Search Images Maps Play YouTube News Gmail Drive More »
Sign in
Screen reader users: click this link for accessible mode. Accessible mode has the same essential features but works better with your reader.

Patents

  1. Advanced Patent Search
Publication numberUS20060024566 A1
Publication typeApplication
Application numberUS 11/186,478
Publication dateFeb 2, 2006
Filing dateJul 21, 2005
Priority dateJul 27, 2004
Also published asCA2513825A1, EP1622213A1, US20100285344
Publication number11186478, 186478, US 2006/0024566 A1, US 2006/024566 A1, US 20060024566 A1, US 20060024566A1, US 2006024566 A1, US 2006024566A1, US-A1-20060024566, US-A1-2006024566, US2006/0024566A1, US2006/024566A1, US20060024566 A1, US20060024566A1, US2006024566 A1, US2006024566A1
InventorsLew Plummer
Original AssigneeLew Plummer
Export CitationBiBTeX, EndNote, RefMan
External Links: USPTO, USPTO Assignment, Espacenet
Modular battery container
US 20060024566 A1
Abstract
A selectively expandable vehicle battery container (100 or 200). The selectively expandable vehicle battery container includes a first modular body section (120, 220, and/or 221) at least partially defining a cavity (118) for storing at least a portion of a battery (102 or 202), the cavity having a first open end and a second open end. At least the first open end includes an attachment structure (148, 150, 248, or 250) adapted to couple to a second modular body section (120, 220, and/or 221) shaped substantially identical to the first modular body section such that the cavity can be selectively expanded in volume by coupling the second modular body section to the first modular body section.
Images(10)
Previous page
Next page
Claims(25)
1. A selectively expandable vehicle battery container comprising:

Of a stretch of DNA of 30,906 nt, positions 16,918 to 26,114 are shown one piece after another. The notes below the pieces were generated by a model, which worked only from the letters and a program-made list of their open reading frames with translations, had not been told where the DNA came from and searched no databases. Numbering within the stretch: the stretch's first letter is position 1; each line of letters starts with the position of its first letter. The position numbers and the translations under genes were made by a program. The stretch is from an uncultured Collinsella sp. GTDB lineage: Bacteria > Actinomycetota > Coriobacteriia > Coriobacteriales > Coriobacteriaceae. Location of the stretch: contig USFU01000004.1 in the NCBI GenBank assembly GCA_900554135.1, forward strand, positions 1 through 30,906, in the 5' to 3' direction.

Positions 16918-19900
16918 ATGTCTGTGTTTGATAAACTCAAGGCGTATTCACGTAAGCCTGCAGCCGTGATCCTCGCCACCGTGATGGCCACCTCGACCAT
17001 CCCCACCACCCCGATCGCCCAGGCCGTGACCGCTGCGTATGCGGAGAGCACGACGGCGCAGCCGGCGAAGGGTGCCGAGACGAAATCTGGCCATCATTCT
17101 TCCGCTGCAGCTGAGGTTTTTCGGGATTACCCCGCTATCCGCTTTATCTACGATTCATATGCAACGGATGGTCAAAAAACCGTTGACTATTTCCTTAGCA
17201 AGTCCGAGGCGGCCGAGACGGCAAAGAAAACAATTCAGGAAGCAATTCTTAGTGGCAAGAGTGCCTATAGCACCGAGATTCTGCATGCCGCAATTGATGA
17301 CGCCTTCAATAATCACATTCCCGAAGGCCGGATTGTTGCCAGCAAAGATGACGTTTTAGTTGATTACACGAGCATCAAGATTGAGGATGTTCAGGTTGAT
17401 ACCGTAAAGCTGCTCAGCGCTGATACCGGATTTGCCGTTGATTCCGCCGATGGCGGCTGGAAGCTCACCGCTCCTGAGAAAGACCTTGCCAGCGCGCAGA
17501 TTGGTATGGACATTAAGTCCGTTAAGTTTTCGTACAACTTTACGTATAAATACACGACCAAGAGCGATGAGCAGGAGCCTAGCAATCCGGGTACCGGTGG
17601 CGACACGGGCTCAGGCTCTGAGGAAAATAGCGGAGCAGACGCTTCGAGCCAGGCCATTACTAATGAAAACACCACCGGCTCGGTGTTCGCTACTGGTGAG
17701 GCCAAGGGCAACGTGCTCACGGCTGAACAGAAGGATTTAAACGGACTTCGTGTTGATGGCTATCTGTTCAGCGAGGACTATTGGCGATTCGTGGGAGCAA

a first modular body section at least partially defining a cavity for storing at least a portion of a battery, the cavity having a first open end and a second open end, wherein at least the first open end includes an attachment structure adapted to couple to a second modular body section shaped substantially identical to the first modular body section such that the cavity can be selectively expanded in volume by coupling the second modular body section to the first modular body section.
2. The selectively expandable vehicle battery container of claim 1, wherein the attachment structure includes a groove.
3. The selectively expandable vehicle battery container of claim 2, wherein the second open end includes an attachment structure that includes a tongue.
4. The selectively expandable vehicle battery container of claim 1, wherein the attachment structure is an interference fit fastener.
5. The selectively expandable vehicle battery container of claim 1, wherein the first modular body section is tubular in shape and includes a top wall, a bottom wall, a first side wall, and a second side wall, wherein at least one of the top, bottom, first side, or second side walls is selectively removable from the other walls.
6. The selectively expandable vehicle battery container of claim 1, further including a heating system for heating the cavity.